That Word Doesn’t Mean What You Think It Does

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And what word is that word? Sex Trafficking. Think about it. When you hear the word sex trafficking, do you think about some poor girl in a foreign country forced by her circumstances into porn/prostitution commercial rape? I’ll bet you do, because that’s the image we’ve been fed, essentially forever. Did you know that commercial rape is a 9.5 BILLION dollar a year industry in THIS COUNTRY? Did you know the average victim age is 13-14? Did you know that one in three teen runaways will be lured into commercial rape within 48 hours of leaving home? These aren’t poor kids “over there,” you know in those fucked up countries where something bad is always happening. Nope, this is right here in the United States.

Top Twenty Cities for Human Trafficking

Houston
• El Paso
• Los Angeles
• Atlanta
• Chicago
• Charlotte
• Miami
• Las Vegas
• New York
• Long Island
• New Orleans
• Washington, D.C.
• Philadelphia
• Phoenix
• Richmond
• San Diego• San Francisco
• St Louis
• Seattle
• Tampa

Were you surprised by any of those? Richmond? Seriously? Charlotte? Who’da thunk? Yeah, there are some surprises there, for those who aren’t paying attention. I live in Atlanta. I can leave my house right now and find a prostituted girl in less than thirty minutes. I bet you could too, if you’re paying attention.

Of course, it’s easy to dismiss prostitution, after all, most people don’t buy sex, or do they? What about the other arm of commercial rape? That which we call porn. I won’t go into all lamentations about the horrors of porn, after all, we know them, don’t we? We know that most of the women participating in commercial rape have been sexually abused and are addicted to one or more drugs and/or alcohol. But there’s that little word, consent. Oh yes. They consent. So let’s talk about consent, shall we? Can someone who has been beaten, raped and strung out on drugs, really consent to anything? What about the notion that commercial rape is just like any other job? We even use that despicable euphemism, sex work, as though commercial rape could ever be defined in such a way. Even a despised employer like Wal-Mart couldn’t get away with treating their workers the way women in commercial rape are treated. What if Wal-Mart took advantage of dope sick workers and forced them to work in violation of acceptable work standards? Yeah, Wal-Mart’s been boycotted to hell and back for considerably less.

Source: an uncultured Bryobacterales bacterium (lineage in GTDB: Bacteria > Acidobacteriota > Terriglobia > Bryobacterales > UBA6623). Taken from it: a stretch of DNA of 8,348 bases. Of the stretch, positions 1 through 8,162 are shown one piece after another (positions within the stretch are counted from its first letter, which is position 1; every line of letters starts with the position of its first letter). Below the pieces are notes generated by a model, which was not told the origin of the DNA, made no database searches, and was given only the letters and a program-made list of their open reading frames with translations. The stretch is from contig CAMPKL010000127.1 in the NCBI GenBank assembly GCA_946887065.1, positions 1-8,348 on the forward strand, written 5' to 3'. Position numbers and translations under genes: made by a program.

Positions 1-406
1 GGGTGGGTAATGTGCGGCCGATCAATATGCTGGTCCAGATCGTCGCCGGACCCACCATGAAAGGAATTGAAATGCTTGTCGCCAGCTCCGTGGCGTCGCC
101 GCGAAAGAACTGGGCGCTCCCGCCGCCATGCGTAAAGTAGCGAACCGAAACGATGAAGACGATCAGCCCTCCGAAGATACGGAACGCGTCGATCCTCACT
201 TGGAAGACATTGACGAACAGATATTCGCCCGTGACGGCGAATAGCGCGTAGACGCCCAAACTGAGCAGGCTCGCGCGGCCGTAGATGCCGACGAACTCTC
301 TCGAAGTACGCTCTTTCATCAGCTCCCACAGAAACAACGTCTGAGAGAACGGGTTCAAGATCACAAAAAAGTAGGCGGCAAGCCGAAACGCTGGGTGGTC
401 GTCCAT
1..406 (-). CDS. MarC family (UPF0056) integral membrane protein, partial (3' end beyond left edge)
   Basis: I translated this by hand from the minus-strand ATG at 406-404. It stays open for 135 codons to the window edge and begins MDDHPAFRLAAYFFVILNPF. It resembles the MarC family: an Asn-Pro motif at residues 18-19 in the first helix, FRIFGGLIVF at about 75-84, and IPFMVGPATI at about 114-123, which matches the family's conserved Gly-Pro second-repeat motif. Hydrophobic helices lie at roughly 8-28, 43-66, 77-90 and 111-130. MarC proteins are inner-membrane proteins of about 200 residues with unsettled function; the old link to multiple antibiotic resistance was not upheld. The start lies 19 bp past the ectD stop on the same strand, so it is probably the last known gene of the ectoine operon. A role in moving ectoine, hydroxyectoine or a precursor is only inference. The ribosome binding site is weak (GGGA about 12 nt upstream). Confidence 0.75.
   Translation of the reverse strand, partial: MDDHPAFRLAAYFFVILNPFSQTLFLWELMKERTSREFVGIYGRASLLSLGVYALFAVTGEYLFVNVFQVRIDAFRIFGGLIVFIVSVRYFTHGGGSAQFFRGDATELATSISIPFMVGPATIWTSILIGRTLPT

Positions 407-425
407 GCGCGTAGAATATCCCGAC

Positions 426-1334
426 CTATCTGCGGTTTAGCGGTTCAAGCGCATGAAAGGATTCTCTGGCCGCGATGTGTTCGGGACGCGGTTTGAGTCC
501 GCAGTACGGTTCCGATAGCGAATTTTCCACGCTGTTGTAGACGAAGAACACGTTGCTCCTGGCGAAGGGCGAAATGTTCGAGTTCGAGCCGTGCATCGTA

And you might say, oh, it’s just sex. Have you looked at porn lately? I know I hadn’t, and it has been an eye-opening experience. Did you know that 40% of commercial rape videos feature ATM. What’s ATM? Trust it has nothing to do with a cash machine, it’s ass-to-mouth. In other words, anal sex followed by fellatio with no washing in between. Does that sound like “just sex” to you? Could Wal-Mart force their workers to literally eat shit? Do I have to tell you how lethal such a practice can be? Is there any employer in this country who could get away with such a thing?  I would say, no. Yet, this is routine in today’s video commercial rape. Why is that okay?

Things that used to be ‘fringe” are mainstream in a way you could not imagine. Almost all video commercial rape features violence, some of it extreme violence. Such as deliberately ejaculating in a woman’s eyes. I just want you think about how painful, not to mention dangerous such an activity can be. And think about the person who is sitting at home masturbating to such a visual. Do you want to be within a hundred yards of such a person? I know damned well I wouldn’t. After all, they wouldn’t make this if it wasn’t profitable. The producers of commercial rape videos are very clear on the fact that they make these videos for men who hate women. That the typical consumer is getting revenge for all the women he couldn’t have. And let us not forget, these women are raped, brutalized and drug-addled in the extreme.

Now back to that word sex trafficking. The typical sex trafficking victim in this country isn’t from some godforsaken foreign place. They’re typically from neighborhoods like yours and mine. We can’t dismiss this as something that’s somebody else’s problem. We have to make a decision, what do we care more about, our children or a porn sick freak’s ability to beat off to violence and debasement?  We can no longer dismiss this as something that happens to other people, or buy into claims that it’s “sex work” and the myth of consent. That dialogue only benefits the rapists and the procurers, nobody else. It certainly doesn’t help prostituted women and children.  You may choose to ignore the issue, but  you can no longer say you didn’t know.